I live on a
hill. Why do I still have a problem?
it or not, the surrounding grade is only one of the
problems that might create water seepage. It could just
as easily be from cracks in the outside wall, a high
water table, malfunctioning or non-existent drain tiles,
an underground spring, or a host of other causes. Don't
get me wrong, living high on a hill is nice; but it
doesn't mean that you won't ever have a water problem in
your basement or crawl space.
what a question. There's a number of possibilities, but
here's a few: malfunctioning footer tiles; no footer
tiles; cracks in the walls or floor; hydrostatic
pressure building up under the floor or upon the walls;
underground springs; high humidity; poor sealant on the
outside walls; no sealant on the outside walls;
improperly installed waterproofing; leaks from sweating
pipes in the basement; leaks through basement windows;
leaks through siding that run down through the wall and
just look like a basement leak.
waterproofer told us that outside work isn't really
necessary. Is that true?
not. Some contractors might tell you that, because all
they do is interior work, and they want you to believe
that sealing cracks on the outside of the wall is
unnecessary. But does that sound reasonable? Look at the
picture to the right. This house has open cores all
around, and no interior system would completely resolve
this problem. You might not see any water, but you would
still have water, dirt, air and bugs coming into the
I have mold
on the walls. Should this concern me?
This could indicate either moisture problems, or water
problems. At the very least, mold is a potential health
hazard that is growing in importance these days, as
scientists find out more and more about its effects on
humans. For more information on these effects, click on
the following links:
I have a
crawlspace. I'm safe from leaks, right?
You may have better odds, because the crawl space isn't
as deep as a basement is. But crawlspaces leak, get
moldy, and have problems just like basements. And since
they hold up the house, just like a basement does, you
need to resolve those problems if they arise.
leaks in one area. Can I just fix that?
you could, and it rare circumstances it might even work.
But think about it this way: water follows the path of
least resistance. If there's water pushing in, and you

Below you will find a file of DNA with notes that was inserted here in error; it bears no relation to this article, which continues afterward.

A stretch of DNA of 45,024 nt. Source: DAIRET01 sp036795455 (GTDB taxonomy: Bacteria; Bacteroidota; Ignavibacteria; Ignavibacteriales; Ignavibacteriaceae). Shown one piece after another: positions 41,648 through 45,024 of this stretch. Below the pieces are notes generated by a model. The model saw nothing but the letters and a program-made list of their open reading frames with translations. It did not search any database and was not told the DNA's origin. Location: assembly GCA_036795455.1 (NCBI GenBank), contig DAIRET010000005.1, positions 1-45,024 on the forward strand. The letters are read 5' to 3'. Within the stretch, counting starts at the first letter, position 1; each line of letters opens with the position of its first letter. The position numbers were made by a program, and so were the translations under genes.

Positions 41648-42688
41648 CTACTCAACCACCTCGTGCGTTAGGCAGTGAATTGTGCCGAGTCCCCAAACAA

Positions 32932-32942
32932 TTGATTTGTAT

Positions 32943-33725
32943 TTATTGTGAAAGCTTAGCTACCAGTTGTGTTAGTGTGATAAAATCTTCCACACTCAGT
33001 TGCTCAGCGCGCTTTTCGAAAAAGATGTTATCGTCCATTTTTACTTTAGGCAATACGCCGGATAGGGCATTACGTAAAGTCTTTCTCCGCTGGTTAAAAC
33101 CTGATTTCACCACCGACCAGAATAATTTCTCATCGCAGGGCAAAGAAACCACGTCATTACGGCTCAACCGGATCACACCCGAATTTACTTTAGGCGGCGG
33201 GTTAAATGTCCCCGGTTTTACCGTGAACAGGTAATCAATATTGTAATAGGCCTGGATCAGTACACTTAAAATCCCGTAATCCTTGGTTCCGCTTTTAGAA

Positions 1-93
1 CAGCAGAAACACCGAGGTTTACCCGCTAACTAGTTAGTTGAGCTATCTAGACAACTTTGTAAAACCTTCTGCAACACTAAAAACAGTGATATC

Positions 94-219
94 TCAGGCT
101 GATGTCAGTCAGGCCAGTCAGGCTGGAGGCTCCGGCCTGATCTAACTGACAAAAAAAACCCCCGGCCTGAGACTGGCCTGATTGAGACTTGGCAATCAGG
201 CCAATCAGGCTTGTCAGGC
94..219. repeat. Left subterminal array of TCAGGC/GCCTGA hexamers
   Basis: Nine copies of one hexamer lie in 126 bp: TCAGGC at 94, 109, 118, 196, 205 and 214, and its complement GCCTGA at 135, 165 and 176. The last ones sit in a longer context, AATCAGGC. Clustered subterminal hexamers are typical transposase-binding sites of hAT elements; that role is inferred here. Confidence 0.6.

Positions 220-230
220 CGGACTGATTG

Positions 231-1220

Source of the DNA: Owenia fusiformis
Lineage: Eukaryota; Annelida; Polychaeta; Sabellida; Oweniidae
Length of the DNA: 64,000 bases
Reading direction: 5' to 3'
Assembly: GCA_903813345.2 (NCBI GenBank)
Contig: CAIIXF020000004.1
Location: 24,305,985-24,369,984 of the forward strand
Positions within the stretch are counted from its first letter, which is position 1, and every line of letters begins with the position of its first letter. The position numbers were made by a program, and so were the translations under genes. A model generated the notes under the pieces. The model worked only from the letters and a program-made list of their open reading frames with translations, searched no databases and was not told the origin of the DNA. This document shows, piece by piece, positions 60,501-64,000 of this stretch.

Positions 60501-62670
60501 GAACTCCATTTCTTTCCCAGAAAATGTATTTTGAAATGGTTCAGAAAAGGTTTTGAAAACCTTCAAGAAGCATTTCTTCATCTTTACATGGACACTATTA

fix that one spot, where do you think the water (it's
still there!) will go next? Right, to the next most
convenient place to enter. We've seen homeowners spend
massive amounts of money, repeatedly trying to chase a
small leak around the foundation, and never addressing
the real issue – that it's time for waterproofing
repairs. It's usually more cost efficient to find out
what's wrong, and fix the source of the problem, right
from the get-go.
is it leaking? Is it just a downspout, dropping water
next to the foundation? Or did the original
waterproofing fail for some reason?
leaks after a heavy rain. Can I use a waterproofing
paint to fix it?
Waterproofing paints are designed to seal walls, to
prevent moisture from passing through. Moisture is
totally different than water seepage. Look at it this
way: if you had a leak in your roof, and you used
waterproofing paint on the ceiling to stop the leak,
would the roof be fixed, even if it stopped leaking? The
answer, of course, is no. You'd still have to have the
roof fixed properly, even though the water may be
stopped for a while.
same with waterproofing basements. You might be able to
find a paint that will stop it temporarily, but the
water is still there, pushing on the wall or floor. It
won't go away all by itself. You need to find a way to
remove the water, because its not supposed to be there.
house is 20 years old. Why is it starting to leak
homes age, they need maintenance and repairs. You re-do
your roof after 15 – 20 years, and consider it normal.
You paint, and replace appliances, because they wear out
over time. The same goes for foundations. The original
tiles fail, or become clogged, or the sealant that was
put on the wears out and begins to crack. Or, conditions
in the ground may have changed the way water is flowing
under there, and the original system is not equipped to
deal with that.